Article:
The Road to Santiago Suite for Piano and Symphony copyright 2005.
Jazz Credits include over 100 compositions all published on either independent labels (Canada) or on the Arkadia Jazz Label (USA). For complete catalogue google Paul Tobey.
Pianist Paul Tobey was born the son of Rev. Arthur and Joy Tobey; the middle child of three siblings. Living on a minister’s salary meant a tough go for this young family and with no record player in the home; popular music was simply not a large part of Paul’s formative years. At the age of eight, church organist and pianist Mark Perry agreed to give Paul piano lessons. Paul’s mother would save up .50 cents so that every Friday evening the aspiring pianist could buy a hamburger after school on his way to his piano lesson – a boyhood memory he still cherishes to this day.
Without a doubt, Paul was immediately absorbed by the piano, and by age nine he’d already developed a competitive spirit and won many pianist performance awards at the local Kiwanis Festival. His mother never had to remind him to practice as his own self-discipline and love for the piano kept him going.
During a field trip to Toronto to see jazz pianist Oscar Peterson perform, Paul connected with jazz and he quickly switched gears leaving behind his classical pianist training. After graduating from the Concordia University with a Degree in Music, Tobey chose Montreal as the home base to launch his career. The next 15 years on the Canadian jazz scene would become fertile grooming grounds to polish a young virtuoso pianist. Not only would Paul be hailed for his mastery as a pianist, he would become what the media dubbed “a legend in the making”.
From classical to jazz to popular piano music, Paul has always charted a distinctive path. As a young emerging artist and pianist, he accepted jobs as Musical Director on various Cruise Lines to make ends meet. In 1993, he met and married a Montréal native, Nancy, who eventually took the reins of his career. As an emerging manager, Nancy booked Paul to major contracts headlining in Dubai, United Arab Emirates. Successfully fostering relationships with Arab Royalty, Tobey would be the first prominent jazz pianist in the Middle East with appearances in Bahrain, Fujairah, Al Ain and Abu Dhabi. Paul and Nancy’s partnership proved to be a successful one, as she continued to book Tobey at home and abroad in countries such as The Netherlands, United States, Europe and Japan.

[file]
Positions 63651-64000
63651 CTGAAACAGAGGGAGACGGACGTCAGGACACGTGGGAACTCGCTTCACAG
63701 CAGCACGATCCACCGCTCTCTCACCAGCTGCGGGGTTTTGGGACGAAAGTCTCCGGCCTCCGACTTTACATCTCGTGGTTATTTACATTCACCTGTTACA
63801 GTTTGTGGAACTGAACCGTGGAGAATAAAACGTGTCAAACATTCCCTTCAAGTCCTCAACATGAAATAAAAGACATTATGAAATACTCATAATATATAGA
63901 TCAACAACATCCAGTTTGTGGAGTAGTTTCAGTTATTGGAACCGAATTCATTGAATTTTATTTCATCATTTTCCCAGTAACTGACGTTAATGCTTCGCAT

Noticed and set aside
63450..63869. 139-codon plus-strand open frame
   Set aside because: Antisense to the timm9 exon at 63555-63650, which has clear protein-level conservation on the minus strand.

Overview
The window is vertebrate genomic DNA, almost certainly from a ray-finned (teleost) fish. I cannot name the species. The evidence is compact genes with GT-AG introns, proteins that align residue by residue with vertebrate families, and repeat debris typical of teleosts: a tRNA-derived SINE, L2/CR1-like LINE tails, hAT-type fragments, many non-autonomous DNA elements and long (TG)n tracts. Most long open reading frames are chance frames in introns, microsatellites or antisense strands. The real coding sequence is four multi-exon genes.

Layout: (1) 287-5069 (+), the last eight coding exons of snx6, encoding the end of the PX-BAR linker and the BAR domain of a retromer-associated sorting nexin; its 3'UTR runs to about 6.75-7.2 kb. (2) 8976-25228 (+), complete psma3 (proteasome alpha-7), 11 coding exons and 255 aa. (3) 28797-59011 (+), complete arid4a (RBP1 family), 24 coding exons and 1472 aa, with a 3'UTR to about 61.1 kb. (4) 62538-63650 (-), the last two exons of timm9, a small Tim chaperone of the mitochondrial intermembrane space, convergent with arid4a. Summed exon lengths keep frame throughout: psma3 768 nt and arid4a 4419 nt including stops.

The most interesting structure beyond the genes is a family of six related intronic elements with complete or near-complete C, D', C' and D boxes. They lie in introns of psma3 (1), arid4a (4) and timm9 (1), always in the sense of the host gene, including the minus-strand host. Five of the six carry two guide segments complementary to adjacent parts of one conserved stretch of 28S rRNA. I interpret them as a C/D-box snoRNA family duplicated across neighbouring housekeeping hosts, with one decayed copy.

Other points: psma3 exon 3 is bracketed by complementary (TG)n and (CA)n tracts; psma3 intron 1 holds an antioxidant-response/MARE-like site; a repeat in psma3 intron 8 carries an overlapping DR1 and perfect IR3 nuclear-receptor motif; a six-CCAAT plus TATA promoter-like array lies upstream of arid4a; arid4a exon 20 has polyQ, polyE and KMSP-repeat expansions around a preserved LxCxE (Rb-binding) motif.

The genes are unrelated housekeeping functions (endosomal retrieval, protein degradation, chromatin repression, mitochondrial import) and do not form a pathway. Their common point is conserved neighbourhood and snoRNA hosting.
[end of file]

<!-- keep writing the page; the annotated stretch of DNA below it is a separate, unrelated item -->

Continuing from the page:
In 1994 Paul Tobey’s first jazz piano album “Orpheus” was released through the Hilton Hotel Chain in the Middle East. His second album “Wayward” distributed by Fusion III would propel the jazz pianist in front of Canadian audiences and critics, garnering him numerous favourable reviews. However, it wasn’t until his third Album “Street Culture” did Tobey get the attention of the international Jazz Media, garnering him rave reviews, a Juno Nomination, an 8 record deal with Arkadia Jazz in New York, and airplay on radio stations and airlines around the world.
Unfortunately, the couple’s mounting success turned into a personal nightmare, when in early 1999, Paul awoke one day with a severe case of Tinnitus (Ringing in the Ears). This form of chronic tinnitus would change both of their lives forever. Paul’s constant physical suffering led him on a downward spiral into chronic depression. The pianist sought medical attention and he and Nancy scoured the globe to find a cure but, there was none to be found. At the same time, a political rift was developing in the jazz industry between Nancy and two key prominent figures in jazz. As the fight escalated Paul grew more and more disillusioned with the jazz music scene. Eventually, in support of his wife, and to give himself time for personal healing, he made the choice to walk away from his jazz career completely.This was a bold move at the time, but it would eventually open many doors which led to even greater musical opportunities.
Paul’s personal healing journey of mental, emotional, spiritual and physical health was just beginning. In addition to Paul’s ongoing struggle with tinnitus, he and his wife were having some very tough legal battles in their professional lives. There were three defamation suits pending against leading jazz industry giants. Also, in the wake of 9/11, Paul’s New York based record label, Arkadia Jazz, was reneging on its contracts. During this difficult time Paul recorded his first jazz solo pianist CD “Live at the Glenn Gould.” It is very introspective account of Paul’s state of mind at the time. Though funded by the Ontario Arts Council, the album has never been released to the mainstream public.